Full confession: This is, essentially, the blog post I put up this morning on Entertainment Weekly's website, where I write a daily blog. But knowing how many BAP readers are Mad Men fans, I wanted to share it and hope it sparks some discussion. Best, Ken Tucker:
I’m referring to the sex scene between Sal Romano (the superb Bryan Batt) and the bellhop. I’m not saying this was the most important subplot in the premiere – certainly seeing Don Draper in his bare feet in this night’s opening shot, a symbol of the naked soul within, was the hour’s crucial hint of what’s to come in season three.
But for Sal’s repressed sexuality, something we’ve known about since the first Mad Men season, to be brought to the fore on premiere night suggests how important this element is to series creator Matthew Weiner. On one level, leaving Sal in the closet for so long (and he remains so even after last night, to everyone except Don) was merely a necessary period detail for Mad Men. Given the era, there was probably no way an out gay man could have risen to the position Sal has within the ad agency. And marrying him off to a woman who doesn’t demand much beyond his smile, his kindness, and his paycheck is also in keeping with the times.
Choosing to have Sal cruised by a horny bellhop, and to have Sal enjoy his romp while on a business trip, is one of those neat (sometimes too-neat) symmetries that Weiner regularly employs. In this case, it made dramatic sense for Sal to engage in illicit sex as much as it did (and has) for Don Draper to do so on previous business jaunts. These away-from-the-office excursions are Mad Men excuses for men to behave madly – more freely and more true to themselves than they are at work or at home. And certainly the scene was staged beautifully: We could share the anguished joy and release Sal felt. By the time this episode occurred in 1963, Allen Ginsberg may have “Howl”'ed and Frank O’Hara (the poet whose work Don read last season) had enjoyed trysts and steady relationships with a variety of male companions, but these were bohemian artists, not the buttoned-up businessmen of Mad Men.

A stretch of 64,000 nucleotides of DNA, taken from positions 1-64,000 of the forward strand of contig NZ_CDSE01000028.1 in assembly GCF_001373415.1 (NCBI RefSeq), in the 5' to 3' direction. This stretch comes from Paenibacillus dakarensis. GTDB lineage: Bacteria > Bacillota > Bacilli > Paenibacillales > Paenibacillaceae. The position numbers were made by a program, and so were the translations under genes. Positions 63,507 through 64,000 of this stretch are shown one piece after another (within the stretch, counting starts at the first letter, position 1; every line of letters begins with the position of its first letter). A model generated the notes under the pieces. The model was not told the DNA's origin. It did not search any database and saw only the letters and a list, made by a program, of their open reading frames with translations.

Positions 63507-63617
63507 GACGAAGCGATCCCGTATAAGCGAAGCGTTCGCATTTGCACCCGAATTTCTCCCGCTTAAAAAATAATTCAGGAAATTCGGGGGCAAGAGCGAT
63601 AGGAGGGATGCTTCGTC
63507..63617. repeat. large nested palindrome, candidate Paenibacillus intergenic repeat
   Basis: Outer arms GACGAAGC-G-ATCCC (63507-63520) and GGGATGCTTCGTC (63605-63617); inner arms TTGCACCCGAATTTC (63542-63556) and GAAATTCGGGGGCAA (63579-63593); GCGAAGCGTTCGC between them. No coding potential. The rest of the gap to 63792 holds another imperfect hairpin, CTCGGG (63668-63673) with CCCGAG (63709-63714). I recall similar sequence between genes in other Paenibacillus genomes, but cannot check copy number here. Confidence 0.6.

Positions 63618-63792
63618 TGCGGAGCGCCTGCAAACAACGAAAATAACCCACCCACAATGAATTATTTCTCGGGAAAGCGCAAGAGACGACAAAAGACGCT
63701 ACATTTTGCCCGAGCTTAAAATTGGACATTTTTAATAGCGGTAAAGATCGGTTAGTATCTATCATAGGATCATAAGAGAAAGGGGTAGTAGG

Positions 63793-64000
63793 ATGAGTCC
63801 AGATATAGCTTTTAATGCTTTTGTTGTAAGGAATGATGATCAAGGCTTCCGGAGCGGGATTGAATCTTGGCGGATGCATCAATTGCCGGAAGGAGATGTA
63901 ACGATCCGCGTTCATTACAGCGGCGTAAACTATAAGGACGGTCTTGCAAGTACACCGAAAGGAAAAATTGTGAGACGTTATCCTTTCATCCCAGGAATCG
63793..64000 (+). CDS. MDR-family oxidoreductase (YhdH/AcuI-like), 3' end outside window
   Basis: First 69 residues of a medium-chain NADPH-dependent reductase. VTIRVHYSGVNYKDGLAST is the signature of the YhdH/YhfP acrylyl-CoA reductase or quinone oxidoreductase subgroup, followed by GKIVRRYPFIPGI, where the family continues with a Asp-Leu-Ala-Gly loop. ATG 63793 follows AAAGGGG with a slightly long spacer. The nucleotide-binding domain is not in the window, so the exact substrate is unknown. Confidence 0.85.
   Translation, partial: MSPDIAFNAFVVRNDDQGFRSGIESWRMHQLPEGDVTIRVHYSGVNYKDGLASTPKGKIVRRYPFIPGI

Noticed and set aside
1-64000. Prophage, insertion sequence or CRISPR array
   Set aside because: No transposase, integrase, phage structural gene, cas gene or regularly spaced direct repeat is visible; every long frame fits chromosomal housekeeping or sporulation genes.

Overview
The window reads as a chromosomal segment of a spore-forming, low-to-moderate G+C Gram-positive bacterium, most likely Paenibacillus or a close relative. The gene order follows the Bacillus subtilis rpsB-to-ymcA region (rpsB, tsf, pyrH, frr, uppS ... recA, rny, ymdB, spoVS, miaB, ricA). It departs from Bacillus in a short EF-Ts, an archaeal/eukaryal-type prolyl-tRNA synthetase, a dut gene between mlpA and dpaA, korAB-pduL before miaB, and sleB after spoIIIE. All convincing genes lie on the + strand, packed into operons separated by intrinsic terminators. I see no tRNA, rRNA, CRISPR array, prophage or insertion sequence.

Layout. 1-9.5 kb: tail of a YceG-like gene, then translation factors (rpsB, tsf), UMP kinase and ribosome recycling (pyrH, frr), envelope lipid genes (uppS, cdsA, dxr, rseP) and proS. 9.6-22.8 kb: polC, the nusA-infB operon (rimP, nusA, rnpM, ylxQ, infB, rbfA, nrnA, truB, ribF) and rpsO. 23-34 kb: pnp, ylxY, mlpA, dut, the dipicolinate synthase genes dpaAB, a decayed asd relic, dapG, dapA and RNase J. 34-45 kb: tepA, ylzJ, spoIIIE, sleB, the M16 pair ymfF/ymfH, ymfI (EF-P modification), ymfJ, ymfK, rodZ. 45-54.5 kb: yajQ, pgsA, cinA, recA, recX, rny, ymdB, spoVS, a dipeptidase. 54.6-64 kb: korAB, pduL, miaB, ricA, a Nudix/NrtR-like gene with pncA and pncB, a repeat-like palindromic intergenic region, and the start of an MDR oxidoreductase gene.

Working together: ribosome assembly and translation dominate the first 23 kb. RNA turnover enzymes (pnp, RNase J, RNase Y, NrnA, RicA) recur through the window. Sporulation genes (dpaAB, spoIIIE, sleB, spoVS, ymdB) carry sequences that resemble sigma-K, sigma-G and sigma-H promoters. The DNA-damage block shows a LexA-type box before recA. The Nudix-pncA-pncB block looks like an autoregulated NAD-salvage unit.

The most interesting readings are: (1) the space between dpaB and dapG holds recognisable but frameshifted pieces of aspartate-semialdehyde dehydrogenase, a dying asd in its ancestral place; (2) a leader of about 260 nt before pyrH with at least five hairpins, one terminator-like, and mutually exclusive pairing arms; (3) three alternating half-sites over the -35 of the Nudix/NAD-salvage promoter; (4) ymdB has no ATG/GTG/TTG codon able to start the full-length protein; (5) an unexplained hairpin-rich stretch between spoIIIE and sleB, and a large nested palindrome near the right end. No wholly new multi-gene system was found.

Weiner wrote this episode, and I treasured his usual small-but-significent period details. In these scenes I'm talking about, for instance, it was great to be reminded that, once upon a time, a fire escape was actually something people used to escape from a possible fire, as we saw here. (Does anyone in a big city hotel ever think about using these rickety, rusty things in case of an emergency anymore?)
But I do think Weiner took one easy way out: In the scene near the end, on the plane ride home, Don made it clear by implication that Sal's secret is safe with him, and that he's not upset with Sal. I would hazard, however, that a guy like Don, all steely self-discipline, furtive secrets himself, and raging straight hormones, would have been (in the realism of this series) more hypocritical, and thus repelled by what he glimpsed in Sal's room. It would have freaked out Don's very (straight) soul. He may read poetry out of curiosity and despair, but Don is ultimately a social and artistic conservative: He wants Betty home waiting for him with a home-cooked meal, and remember, he dismissed the famous DDB Volkswagen "Lemon" ad campaign by saying, "I don't know what I hate about it the most."
But even for a daring drama like Mad Men, accommodations must be made: Don must remain our sympathetic hero, and a homophobe -- the "-phobe" here meaning someone frightened, not hating -- cannot be a hero.